The man at the centre of the case, RR, lives with his severely disabled partner in a two-bedroomed rented social housing property for which he claims housing benefit. They require separate bedrooms because of her disabilities and her need to accommodate medical equipment and supplies.
In 2013, his local authority, Sefton Borough Council, applied the discount to his housing benefit required by Regulation B13 of the Housing Benefit Regulations 2006. Regulation B13 governed the removal of the spare room subsidy, otherwise known as the “bedroom tax”. The Council decided that, because they were a couple, they were only entitled to one bedroom and thus applied the 14% discount.
RR appealed to the First-tier Tribunal (‘FTT’) in August 2014, which found that he had suffered unjustified discrimination. To avoid this discrimination the FTT held Regulation B13(15)(a) should be read as to apply to persons in RR’s position, pursuant to s.3 of the Human Rights Act 1988.
The respondent Secretary of State appealed to the Upper Tribunal (‘UT’). The appeal was stayed while a similar appeal by Carmichael v Secretary of State for Work and Pensions proceeded to the UT and then to the Court of Appeal. The UT held that the FTT’s reading of the Regulation was impermissible but reached the same result by holding that the decision to make a deduction from Mr. Carmichael’s housing benefit was a clear breach of his Convention rights, contrary to s.6.1 of the Human Rights Act.
Carmichael was heard before the Supreme Court on 9 November 2016. The Court declared that where there was a “transparent medical need for an additional bedroom”, which was not catered for in Regulation B13(5) and (6), there was unjustified discrimination on the ground of disability, contrary to Article 14 of the European Convention on Human Rights.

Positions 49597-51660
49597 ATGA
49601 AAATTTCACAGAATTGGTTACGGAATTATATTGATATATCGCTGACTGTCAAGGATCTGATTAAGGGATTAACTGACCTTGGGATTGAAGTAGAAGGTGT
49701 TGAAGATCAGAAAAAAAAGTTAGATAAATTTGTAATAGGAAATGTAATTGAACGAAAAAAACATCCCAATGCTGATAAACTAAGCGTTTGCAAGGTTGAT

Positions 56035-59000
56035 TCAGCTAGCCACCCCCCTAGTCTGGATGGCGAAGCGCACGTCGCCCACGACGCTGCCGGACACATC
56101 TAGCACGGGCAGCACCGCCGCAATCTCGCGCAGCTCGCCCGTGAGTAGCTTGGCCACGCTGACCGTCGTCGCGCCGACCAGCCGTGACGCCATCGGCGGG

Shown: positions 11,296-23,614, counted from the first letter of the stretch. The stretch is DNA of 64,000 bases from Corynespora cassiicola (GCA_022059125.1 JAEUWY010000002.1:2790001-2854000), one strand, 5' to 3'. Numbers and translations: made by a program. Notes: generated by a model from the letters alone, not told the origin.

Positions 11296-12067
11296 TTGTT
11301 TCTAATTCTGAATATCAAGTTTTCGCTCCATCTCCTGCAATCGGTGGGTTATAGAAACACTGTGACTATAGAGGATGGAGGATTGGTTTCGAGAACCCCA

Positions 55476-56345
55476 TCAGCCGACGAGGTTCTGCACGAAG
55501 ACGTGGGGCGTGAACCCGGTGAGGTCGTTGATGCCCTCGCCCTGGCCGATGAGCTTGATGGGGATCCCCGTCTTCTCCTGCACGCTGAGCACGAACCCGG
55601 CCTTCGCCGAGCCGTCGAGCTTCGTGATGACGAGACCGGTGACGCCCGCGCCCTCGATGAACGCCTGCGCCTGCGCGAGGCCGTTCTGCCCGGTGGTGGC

The principle question in RR’s case was the effect of the Carmichael decision on decision-makers in the housing benefit system, i.e. local authorities and the two tribunals that are to hear appeals against the local authorities.
A second issue was whether account should be taken of any discretionary housing payments (‘DHPs’) received by the claimant during the period, if the deduction to housing benefit should not have been applied.
The UT granted RR a “leapfrog certificate” under section 14A of the Tribunals, Courts and Enforcement Act 2007, enabling him to appeal directly from the UT to the Supreme Court (i.e. leapfrogging the Court of Appeal) if given permission to do so. This was granted on 11 February 2019.
The Supreme Court unanimously upheld RR’s appeal against the local authority’s decision. It ordered that RR’s housing benefit was to be recalculated without making the under-occupancy deduction of 14%, in order to avoid a breach of RR’s rights under the Convention, contrary to s.6.1 of the Human Rights Act.
Reading out her judgement, Lady Hale said: “The Human Rights Act is an act of the United Kingdom parliament and takes precedence over subordinate legislation such as the Regulation in question… this means that incompatible subordinate legislation must simply be ignored”.
Click here for the judgement in full.